2018 – An anniversary Year. It seems incredible that Idlewyld is celebrating it’s thirtieth year of welcoming guests through its doors. Three decades. Where does the time go? For many guests, this will be a decade or more of returning, and for this we are so very grateful. Some have moved from guest status to dear friends. Idlelwyld has been a blessing for Dan and me beginning with year one, and it gets better each year. We thank you for your wonderfulness, your kindness and caring for us. It has been a two-way street for us. Idlewyld simply has the best guests anyone could hope for.
This year, as with previous years, in addition to Lakeside’s fun- and entertainment-filled summer weeks, Idlewyld has some special weekends: A women’s weekend in April to just do whatever we want – knit, quilt, read, walk, and a long list of things we love to do, some watercolor workshops, a yoga weekend in the planning. Check our website later this month on the Special Events Page to view the array of extras on the off-season (no gate fee) time in Lakeside. Hope for your return to Idlewyld and Lakeside. Question? Phone 216-402-8517 or e-Mail: email@example.com.
Each year at this time, I sit down at my computer and say, what next? What subject can I write about? It’s always the time of writer’s block. For days, I angst about what to write about. This year it occurred to me that many of you don’t know “the rest of the story” about the beginnings of this adventure/journey we have been on for these thirty years. And, eureka, I remembered that I had written a story that I told at the Women’s Club last August that covers that very topic. Problem solved. I can use excerpts of the story for my letter, The story in its entirety will be available at the B&B this summer if anyone wants to know the whole story . . .
I found employment at BP America. Eventually, I got an assignment as secretary to the Director of Office Services. One of the departments under his direction was the Art Program. BP had purchased thousands of dollars of fine art to hang in the new BP Building. He ordered plaques with the artist’s name and a description of the piece to be written a young woman with a degree in fine art. When they arrived, I read each one and was shocked to see that they were poorly written—far from professional. The grammar, the tense, the flow was lacking. I knew with no doubt whatsoever that I could easily rewrite them. After all, I had had the best English teacher ever. And it was something I really wanted to do.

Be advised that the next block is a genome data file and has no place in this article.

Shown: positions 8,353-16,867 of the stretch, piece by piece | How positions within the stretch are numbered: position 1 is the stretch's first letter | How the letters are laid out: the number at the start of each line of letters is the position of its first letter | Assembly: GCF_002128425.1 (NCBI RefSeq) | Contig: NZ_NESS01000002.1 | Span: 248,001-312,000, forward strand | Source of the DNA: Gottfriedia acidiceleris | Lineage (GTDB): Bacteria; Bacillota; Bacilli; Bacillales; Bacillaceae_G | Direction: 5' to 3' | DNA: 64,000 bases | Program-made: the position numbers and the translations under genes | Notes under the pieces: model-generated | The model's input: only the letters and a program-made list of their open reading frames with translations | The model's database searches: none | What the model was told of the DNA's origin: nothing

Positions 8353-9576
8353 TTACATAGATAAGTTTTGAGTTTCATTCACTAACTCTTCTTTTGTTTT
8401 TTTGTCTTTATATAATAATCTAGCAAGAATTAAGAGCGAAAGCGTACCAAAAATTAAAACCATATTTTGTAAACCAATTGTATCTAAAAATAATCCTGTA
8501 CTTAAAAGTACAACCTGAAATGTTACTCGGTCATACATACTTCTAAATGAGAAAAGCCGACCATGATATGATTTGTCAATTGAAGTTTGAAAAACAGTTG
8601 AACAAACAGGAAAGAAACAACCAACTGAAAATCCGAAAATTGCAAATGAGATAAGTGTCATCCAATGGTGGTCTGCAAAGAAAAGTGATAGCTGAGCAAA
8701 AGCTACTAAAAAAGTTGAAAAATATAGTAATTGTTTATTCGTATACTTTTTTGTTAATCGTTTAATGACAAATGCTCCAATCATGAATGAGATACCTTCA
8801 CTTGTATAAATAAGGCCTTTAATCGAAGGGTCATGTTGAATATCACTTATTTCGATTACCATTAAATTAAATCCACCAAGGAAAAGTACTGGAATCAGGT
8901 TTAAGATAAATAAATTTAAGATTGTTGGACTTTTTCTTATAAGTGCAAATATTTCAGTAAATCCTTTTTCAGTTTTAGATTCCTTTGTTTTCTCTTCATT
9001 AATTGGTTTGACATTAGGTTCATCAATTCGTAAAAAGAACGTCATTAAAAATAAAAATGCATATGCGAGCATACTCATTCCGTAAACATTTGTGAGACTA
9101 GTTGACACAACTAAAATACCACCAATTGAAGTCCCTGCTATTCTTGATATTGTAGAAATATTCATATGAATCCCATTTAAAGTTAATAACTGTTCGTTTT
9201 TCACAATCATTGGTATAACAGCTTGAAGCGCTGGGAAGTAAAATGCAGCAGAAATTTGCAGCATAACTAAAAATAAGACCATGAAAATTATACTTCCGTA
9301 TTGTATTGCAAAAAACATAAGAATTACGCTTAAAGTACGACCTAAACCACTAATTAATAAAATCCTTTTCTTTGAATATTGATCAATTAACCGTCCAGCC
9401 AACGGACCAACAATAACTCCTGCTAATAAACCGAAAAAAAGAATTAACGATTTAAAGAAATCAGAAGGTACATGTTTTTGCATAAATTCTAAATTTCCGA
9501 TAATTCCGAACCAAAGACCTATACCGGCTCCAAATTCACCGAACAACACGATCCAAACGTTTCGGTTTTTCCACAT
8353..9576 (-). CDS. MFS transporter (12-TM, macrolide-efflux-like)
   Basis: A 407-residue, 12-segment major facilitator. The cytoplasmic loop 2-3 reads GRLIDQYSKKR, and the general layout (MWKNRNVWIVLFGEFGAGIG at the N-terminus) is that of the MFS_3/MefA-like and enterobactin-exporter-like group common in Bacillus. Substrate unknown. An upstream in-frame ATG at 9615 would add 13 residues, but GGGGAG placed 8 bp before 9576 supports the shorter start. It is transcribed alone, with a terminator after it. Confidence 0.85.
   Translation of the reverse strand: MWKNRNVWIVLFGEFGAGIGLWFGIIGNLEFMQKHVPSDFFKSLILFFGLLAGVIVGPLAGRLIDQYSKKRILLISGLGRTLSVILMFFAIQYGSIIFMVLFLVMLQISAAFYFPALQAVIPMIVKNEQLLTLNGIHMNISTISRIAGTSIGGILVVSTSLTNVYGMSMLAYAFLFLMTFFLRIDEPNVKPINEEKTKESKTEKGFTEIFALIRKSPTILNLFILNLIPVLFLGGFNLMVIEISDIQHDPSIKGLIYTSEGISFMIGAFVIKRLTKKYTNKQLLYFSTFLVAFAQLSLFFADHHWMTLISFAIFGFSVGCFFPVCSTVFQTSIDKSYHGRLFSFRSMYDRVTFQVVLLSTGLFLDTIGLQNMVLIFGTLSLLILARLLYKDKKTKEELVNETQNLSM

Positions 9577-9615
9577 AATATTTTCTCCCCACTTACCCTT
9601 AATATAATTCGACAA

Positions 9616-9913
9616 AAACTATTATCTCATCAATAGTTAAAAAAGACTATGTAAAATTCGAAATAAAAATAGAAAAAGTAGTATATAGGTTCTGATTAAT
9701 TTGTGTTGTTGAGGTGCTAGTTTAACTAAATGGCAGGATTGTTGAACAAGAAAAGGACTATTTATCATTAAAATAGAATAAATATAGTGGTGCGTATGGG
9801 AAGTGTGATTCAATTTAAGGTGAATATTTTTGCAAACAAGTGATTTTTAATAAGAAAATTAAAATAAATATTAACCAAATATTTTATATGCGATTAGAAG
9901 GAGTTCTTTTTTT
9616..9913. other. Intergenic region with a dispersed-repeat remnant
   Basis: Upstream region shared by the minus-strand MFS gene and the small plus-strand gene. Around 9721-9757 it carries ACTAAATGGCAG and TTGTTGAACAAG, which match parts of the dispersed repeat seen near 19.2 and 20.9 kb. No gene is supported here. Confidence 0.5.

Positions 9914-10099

Because I worked for a boss who settled for “nothing but perfection,” I felt I had to say something. I walked into his office. ” . . . if you allow these plaques to be placed as they are now, you will be embarrassed.” I told him I could rewrite them. He turned me down flat. I asked if I could give him some examples, and the answer was still “no.” I was not qualified because I did not have a degree in art, which of course has nothing to do with grammar. And I was beyond unhappy.
I walked out of his office, landed with a thud in my chair, leaned back, took a deep breath, and thought. This is not what I want for my life. I’m just a little insignificant cog in a giant corporate wheel. Round and round to nowhere. I was at a pivotal time of my life.
Instead of the rewrite job I wanted so badly, I reached for a stenograph pad and began writing a dream. I wrote whatever came in my head. I wrote voraciously page after page about this old Victorian House we (of course, Dan would be a part of my dream) would buy–a fixer-upper. With many rooms, there would be one where grandmothers could read stories or play games with their grandchildren, a tiny restaurant where we would serve food that was healthy and good for those people on special diets. I added menus to the story. I decorated rooms–country style–the current fad. Pages and pages. My mind was racing with ideas . . .